"I had a pretty good run on that boy and I thought he might've saw me," Vaught said. "I was just trying to get a couple more rows there for the feature start. We were a lot better than him; he was holding us up for about five laps."
Sather, on the other hand, said he didn’t know Vaught was above him, adding that he felt Vaught’s move wasn’t very smart when both drivers were already in transfer positions.
"I was just about to cross the line and was like 'I just made the Show-Me 100' and all of sudden I get turned into the wall," said Sather, who after the race was worried the rear-end in his race car may have been bent in the wreck. "If he wanted it that bad, I would've gave it to him to not tear our stuff up, but I don't know what he was thinking. It's a long race tomorrow and it's really not gonna matter where you start. I felt like it was a bonehead move. I would've left off."
Even with the setback from the crash, Sather was excited to make the main event in what one of the best showings of his young career.
"I didn't think I had a shot at (making the feature)," Sather said. "We just came to have fun, learn some stuff and race with some good drivers. We put down a good qualifying lap and got a good start in the heat race. The car was good.
“I really can't believe it. It's the biggest race I've ever made. We’re gonna get her put back together and give it our best shot tomorrow.”
Francis looks to rebound
Steve Francis of Ashland, Ky., started Friday night's action on a positive note when he topped the second of two qualifying groups during time trials. But even with his strong qualifying run, Francis knew his Barry Wright Race Cars house car wasn't as good as it needed to be.
That showed during the heat race, when Francis faded from the pole to a fourth-place finish, barely earning a transfer into Saturday's feature.
"We aren't as good as we need to be," Francis bottom-lined following his heat run. "We just got into the racetrack where nobody else was in qualifying and that helped us there. We aren't where we need to be yet."
Francis was confident he and his crew could get his race car better for Saturday night's main event.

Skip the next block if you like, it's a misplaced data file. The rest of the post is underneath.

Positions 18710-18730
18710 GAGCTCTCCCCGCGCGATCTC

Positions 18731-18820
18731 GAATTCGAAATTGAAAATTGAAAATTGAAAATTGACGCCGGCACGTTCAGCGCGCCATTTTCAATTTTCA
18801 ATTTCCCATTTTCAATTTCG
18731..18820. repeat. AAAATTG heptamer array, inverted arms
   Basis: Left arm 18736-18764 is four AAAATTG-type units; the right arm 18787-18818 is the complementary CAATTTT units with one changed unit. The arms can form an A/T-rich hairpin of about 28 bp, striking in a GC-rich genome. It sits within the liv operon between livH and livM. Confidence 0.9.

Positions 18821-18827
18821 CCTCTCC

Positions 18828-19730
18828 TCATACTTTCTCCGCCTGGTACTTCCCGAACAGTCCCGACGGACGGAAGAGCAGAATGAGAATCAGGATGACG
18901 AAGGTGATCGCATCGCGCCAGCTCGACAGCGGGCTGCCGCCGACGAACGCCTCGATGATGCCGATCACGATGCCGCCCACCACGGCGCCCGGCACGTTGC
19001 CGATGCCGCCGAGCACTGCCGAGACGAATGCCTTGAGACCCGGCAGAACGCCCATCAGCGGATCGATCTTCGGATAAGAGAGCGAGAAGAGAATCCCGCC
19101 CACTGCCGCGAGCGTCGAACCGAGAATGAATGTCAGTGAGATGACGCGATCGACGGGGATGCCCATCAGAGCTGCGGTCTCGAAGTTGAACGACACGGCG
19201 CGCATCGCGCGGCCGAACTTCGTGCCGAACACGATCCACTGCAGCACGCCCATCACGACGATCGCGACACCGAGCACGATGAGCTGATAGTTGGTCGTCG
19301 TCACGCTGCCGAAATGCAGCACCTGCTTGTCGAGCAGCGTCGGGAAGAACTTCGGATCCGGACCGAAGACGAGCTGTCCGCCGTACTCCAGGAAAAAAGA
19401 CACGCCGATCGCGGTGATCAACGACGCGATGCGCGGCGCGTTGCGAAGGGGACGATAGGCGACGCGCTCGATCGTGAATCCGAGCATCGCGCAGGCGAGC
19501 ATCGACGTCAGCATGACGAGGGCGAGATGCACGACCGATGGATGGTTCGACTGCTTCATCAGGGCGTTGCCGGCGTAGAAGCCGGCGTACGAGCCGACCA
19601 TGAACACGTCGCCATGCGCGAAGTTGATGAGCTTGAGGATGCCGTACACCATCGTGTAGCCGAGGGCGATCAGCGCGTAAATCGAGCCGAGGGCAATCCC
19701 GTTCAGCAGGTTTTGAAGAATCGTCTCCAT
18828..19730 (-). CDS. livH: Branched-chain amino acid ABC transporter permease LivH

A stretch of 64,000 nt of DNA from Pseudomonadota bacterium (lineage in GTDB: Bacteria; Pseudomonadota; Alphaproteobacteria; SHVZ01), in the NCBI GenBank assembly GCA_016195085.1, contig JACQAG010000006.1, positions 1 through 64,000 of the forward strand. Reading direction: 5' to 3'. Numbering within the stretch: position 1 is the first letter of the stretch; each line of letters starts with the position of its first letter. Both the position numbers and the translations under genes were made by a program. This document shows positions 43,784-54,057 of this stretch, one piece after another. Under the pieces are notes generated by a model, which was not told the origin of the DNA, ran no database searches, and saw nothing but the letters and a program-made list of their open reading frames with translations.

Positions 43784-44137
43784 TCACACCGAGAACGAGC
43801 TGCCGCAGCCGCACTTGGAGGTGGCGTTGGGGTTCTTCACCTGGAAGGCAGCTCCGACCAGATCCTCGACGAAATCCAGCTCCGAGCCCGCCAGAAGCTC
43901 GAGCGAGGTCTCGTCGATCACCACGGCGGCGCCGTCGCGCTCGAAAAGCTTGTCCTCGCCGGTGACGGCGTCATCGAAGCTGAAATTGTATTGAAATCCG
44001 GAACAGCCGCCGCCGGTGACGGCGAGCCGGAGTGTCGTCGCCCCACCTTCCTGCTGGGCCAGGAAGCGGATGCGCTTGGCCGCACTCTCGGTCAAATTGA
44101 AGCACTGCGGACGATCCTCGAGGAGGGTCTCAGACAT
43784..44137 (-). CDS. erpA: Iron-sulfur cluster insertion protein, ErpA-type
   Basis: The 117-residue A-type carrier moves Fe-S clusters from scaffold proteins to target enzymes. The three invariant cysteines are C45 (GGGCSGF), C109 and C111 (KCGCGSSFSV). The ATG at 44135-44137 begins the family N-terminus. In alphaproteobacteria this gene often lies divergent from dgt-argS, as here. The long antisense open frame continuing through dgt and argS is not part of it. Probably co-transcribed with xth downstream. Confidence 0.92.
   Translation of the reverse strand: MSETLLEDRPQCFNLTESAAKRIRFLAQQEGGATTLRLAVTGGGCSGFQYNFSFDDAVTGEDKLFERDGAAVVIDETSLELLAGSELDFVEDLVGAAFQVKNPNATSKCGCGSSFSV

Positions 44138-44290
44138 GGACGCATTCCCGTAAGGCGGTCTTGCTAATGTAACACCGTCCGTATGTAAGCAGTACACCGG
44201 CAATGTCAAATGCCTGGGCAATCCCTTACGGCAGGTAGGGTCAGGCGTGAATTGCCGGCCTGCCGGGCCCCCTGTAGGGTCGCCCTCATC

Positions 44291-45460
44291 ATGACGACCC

"These guys work hard. We'll come up with something and get better for tomorrow night," Francis said. "We can get back up there. We just gotta get our car decent. You can pass here. We've just got to get our car like we need it."
Reddick falls just short
While there was plenty of good racing action throughout the heat races, most of it was for second on back. The only heat race that featured a battle for the lead was the second heat, which saw Tyler Reddick of Corning, Calif., make a run at polesitter Scott Bloomquist of Mooresburg, Tenn., midway through the race.
"Scott was kinda looking around and he made a couple mistakes that allowed me to catch up,” Reddick said. “I was just searching around on the bottom of the racetrack and we were working pretty good there, but I knew it was starting to slow down coming off the corners."
After the two drivers battled side-by-side for a number of laps, Reddick briefly took the lead from Bloomquist to lead lap 12, but Bloomquist pulled back ahead the following lap after moving to the top of the racetrack and reclaimed the spot for good.
Reddick settled for the runner-up finish and was happy with the performance of his race car.
“The car's really good, so maybe we can get up front with those guys (in the feature), Reddick said. "I felt like I could move around good. ... We just need to make a few changes probably to help.”